The Beast took me for dinner last week. Do you want to know where he took me? He took me to Harry’s Char Broil & Dining Lounge on Jameson, just south of King Street. Let me set the scene for those of you who aren’t familiar with this part of the city:
Foodie: (walking to Harry’s along Jameson) Did you just see that pregnant lady smoking?
Foodie: She was at least seven months along! If you’re going to smoke when you’re pregnant you should be so shamed that you’d avoid doing it in public! Why are we going to this place again?
Beast: Because I just want an old-fashioned hamburger. You know the kind? Like a classic Banquet burger–from a high school cafeteria.
Foodie: You’re paying, right?
The Beast opened the door to Harry’s for me and the interior looked like it had been lifted straight out of a Twin Peaks set, or hell.
Beast: No way! It’ll be fine.
We stayed. It was just what the Beast wanted. I endured, only because our server was a real charmer. But enough about Harry’s. This post is about nostalgia.
The first meal I ever made for the Beast was my mom’s macaroni and cheese. It was five years ago, and we had whisked ourselves away in the middle of January to the Beast’s family cottage. I did all the grocery shopping of course and was quite manipulative in my meal choices. That first night, I wanted to woo him with comfort food. So I chose mac & cheese. But I was a bit nervous to be honest, because the mac & cheese I grew up eating is quite different from other people’s. For example, it has canned tomatoes in it, and it doesn’t call for bread crumbs. I feared that the Beast would think me provincial. But I trusted my instincts in the end. Besides, I’ve never seen anybody eat just one helping.
The best part is that it’s dead simple to make: All you do is cook your macaroni, then layer it in a baking dish with diced up cheddar, onion, and smushed up canned plum tomatoes. If you want, you can top it off with a little milk or cream. That’s it. Don’t even add salt & pepper–you can do that after it’s cooked.
My mom always serves her mac & cheese with corn, white kaiser buns, slices of dill pickle, and on occasion, slices of kielbasa sausage. I have no idea why. I still serve mine with the corn. I’m shaking my head in disbelief as I think about it: macaroni & cheese, with a side of corn. But it just works. And it sure worked that first winter night at the cottage! The Beast was silent as he ate, and I–not knowing him like I do now–interpreted his silence as him being gastronomically unenthused. Finally, I had to ask:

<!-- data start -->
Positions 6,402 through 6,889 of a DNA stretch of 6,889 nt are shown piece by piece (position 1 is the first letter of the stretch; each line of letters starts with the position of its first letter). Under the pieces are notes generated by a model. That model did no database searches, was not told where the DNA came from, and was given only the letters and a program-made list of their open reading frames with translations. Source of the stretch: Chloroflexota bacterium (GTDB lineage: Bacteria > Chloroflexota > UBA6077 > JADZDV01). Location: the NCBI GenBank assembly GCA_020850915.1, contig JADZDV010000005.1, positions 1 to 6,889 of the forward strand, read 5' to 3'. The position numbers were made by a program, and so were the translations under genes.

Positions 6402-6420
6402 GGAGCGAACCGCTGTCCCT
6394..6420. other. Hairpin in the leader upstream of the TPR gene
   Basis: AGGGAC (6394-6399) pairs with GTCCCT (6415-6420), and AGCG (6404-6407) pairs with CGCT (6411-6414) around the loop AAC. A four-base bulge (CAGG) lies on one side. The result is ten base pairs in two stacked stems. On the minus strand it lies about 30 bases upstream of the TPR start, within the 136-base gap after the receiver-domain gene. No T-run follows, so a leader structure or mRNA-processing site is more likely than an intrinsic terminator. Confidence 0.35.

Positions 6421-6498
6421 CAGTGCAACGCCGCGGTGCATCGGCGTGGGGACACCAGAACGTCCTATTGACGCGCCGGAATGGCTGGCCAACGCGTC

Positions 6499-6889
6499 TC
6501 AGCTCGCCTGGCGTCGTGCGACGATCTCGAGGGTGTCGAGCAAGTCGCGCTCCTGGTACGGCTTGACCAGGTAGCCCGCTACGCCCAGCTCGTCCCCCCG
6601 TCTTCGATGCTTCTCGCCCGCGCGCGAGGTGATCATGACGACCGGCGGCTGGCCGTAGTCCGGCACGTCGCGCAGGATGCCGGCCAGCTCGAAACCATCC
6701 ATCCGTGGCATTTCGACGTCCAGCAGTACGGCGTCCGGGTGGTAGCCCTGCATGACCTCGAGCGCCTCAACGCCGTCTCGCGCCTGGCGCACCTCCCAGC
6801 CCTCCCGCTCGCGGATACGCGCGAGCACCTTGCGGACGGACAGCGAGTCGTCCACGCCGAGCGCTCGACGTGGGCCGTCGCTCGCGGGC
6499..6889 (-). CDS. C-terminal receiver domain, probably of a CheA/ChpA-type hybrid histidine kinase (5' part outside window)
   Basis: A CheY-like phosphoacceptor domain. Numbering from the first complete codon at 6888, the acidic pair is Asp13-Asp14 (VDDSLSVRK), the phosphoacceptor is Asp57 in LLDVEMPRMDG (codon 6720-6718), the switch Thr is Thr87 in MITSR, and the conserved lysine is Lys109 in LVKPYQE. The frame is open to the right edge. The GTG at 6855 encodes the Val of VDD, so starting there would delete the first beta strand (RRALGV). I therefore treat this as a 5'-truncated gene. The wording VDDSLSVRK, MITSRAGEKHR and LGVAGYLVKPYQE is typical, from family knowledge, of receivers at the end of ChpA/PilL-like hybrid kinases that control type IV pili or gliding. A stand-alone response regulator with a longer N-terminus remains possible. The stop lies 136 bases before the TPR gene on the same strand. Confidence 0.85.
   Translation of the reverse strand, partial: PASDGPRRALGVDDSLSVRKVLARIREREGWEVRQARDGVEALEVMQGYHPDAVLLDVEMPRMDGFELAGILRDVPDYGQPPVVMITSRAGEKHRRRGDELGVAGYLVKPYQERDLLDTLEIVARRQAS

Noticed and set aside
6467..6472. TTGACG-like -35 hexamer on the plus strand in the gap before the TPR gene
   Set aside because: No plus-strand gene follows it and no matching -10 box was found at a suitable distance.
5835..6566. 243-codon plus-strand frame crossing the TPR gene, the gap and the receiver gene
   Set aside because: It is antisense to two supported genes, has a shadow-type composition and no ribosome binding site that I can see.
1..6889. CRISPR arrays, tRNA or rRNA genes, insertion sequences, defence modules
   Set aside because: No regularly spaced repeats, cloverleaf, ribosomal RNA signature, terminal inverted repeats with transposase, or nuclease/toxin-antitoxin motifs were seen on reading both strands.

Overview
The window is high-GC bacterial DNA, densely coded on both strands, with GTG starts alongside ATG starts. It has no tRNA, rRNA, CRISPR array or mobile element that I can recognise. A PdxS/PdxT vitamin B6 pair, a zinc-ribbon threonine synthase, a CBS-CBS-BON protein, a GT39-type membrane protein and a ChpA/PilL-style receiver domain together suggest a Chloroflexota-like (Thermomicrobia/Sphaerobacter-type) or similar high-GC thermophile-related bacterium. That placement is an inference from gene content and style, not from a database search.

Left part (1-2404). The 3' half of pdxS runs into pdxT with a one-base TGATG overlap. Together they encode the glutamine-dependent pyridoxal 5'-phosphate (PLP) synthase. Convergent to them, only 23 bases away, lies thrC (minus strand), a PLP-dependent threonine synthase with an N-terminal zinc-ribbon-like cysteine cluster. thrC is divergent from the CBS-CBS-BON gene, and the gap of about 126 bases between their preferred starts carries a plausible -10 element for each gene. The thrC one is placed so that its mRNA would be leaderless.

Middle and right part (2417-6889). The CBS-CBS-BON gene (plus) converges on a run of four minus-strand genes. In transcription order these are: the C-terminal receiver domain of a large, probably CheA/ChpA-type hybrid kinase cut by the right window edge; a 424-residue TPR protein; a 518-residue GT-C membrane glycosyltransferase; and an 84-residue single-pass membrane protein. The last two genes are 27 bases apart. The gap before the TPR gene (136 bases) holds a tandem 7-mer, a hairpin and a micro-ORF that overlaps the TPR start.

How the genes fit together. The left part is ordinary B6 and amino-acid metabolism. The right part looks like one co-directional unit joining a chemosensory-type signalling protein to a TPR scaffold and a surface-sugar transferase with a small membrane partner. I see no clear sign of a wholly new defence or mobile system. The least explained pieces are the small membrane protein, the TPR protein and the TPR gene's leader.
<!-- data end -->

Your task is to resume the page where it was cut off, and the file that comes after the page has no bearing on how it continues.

Foodie: Sooooooooo…..what did you think of the macaroni?
Beast: Amazing! Is there more?
Foodie: Of course there is.
The rest is history.
I made macaroni & cheese last night in celebration of this blog’s one year anniversary, and it came out of the oven, all crispy on top, just in time to watch a new episode of Hell’s Kitchen. We both had seconds. The Beast had thirds.
Beast: Whoa. That was great. What’s for dessert?
Foodie: Are you serious? Well, we do have a basket of Ontario peaches, and there’s vanilla ice cream.
Beast: Ehh. Aren’t those peaches hard?
Foodie: They’re actually perfect today. What are you doing?
Beast: I’m getting up to change the channel (our remote control is broken).
Foodie: But that new fat show is on next and I think I’d like to watch it.
Beast: Not a chance. We’re watching the news.
I didn’t argue. We ate peaches and ice cream while watching the BBC news. I learned a lot, like Nigeria isn’t looking so good these days, and you can make upwards of 90 000 bucks a year by pretending to be a witch at a British amusement park. But once the Beast left to do the dishes, I turned it back to More to Love, a new “Bachelor” style reality TV show featuring rotund ladies vying to marry a rotund man. I shouldn’t have. I felt rotten and confused afterwards. How could all those women fall in love, and I mean crazy-in-love, with a man after spending only minutes in his company? Come to think of it though, all the Beast had to do was ask me to take tap-dancing lessons with him while he was wearing a hand-me-down cardigan that once belonged to his mother, and I was smitten for good.